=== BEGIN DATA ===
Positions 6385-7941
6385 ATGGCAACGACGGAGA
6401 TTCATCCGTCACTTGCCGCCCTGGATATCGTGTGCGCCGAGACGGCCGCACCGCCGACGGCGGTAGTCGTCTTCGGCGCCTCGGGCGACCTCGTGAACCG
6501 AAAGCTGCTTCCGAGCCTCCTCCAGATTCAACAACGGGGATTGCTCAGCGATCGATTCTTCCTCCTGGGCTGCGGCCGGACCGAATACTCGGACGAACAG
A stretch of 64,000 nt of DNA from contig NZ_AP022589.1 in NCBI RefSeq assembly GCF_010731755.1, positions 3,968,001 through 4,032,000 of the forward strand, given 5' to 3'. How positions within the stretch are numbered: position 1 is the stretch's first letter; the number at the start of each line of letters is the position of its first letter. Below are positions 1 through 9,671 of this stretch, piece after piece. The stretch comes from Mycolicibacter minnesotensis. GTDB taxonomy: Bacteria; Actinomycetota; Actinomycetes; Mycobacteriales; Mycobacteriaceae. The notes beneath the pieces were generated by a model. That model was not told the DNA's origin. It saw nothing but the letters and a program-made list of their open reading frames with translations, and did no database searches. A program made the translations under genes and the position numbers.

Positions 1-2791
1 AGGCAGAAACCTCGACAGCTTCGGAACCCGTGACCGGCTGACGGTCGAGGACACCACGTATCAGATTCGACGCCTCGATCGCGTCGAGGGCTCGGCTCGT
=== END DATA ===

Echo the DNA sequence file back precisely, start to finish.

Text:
Positions 6385-7941
6385 ATGGCAACGACGGAGA
6401 TTCATCCGTCACTTGCCGCCCTGGATATCGTGTGCGCCGAGACGGCCGCACCGCCGACGGCGGTAGTCGTCTTCGGCGCCTCGGGCGACCTCGTGAACCG
6501 AAAGCTGCTTCCGAGCCTCCTCCAGATTCAACAACGGGGATTGCTCAGCGATCGATTCTTCCTCCTGGGCTGCGGCCGGACCGAATACTCGGACGAACAG
A stretch of 64,000 nt of DNA from contig NZ_AP022589.1 in NCBI RefSeq assembly GCF_010731755.1, positions 3,968,001 through 4,032,000 of the forward strand, given 5' to 3'. How positions within the stretch are numbered: position 1 is the stretch's first letter; the number at the start of each line of letters is the position of its first letter. Below are positions 1 through 9,671 of this stretch, piece after piece. The stretch comes from Mycolicibacter minnesotensis. GTDB taxonomy: Bacteria; Actinomycetota; Actinomycetes; Mycobacteriales; Mycobacteriaceae. The notes beneath the pieces were generated by a model. That model was not told the DNA's origin. It saw nothing but the letters and a program-made list of their open reading frames with translations, and did no database searches. A program made the translations under genes and the position numbers.

Positions 1-2791
1 AGGCAGAAACCTCGACAGCTTCGGAACCCGTGACCGGCTGACGGTCGAGGACACCACGTATCAGATTCGACGCCTCGATCGCGTCGAGGGCTCGGCTCGT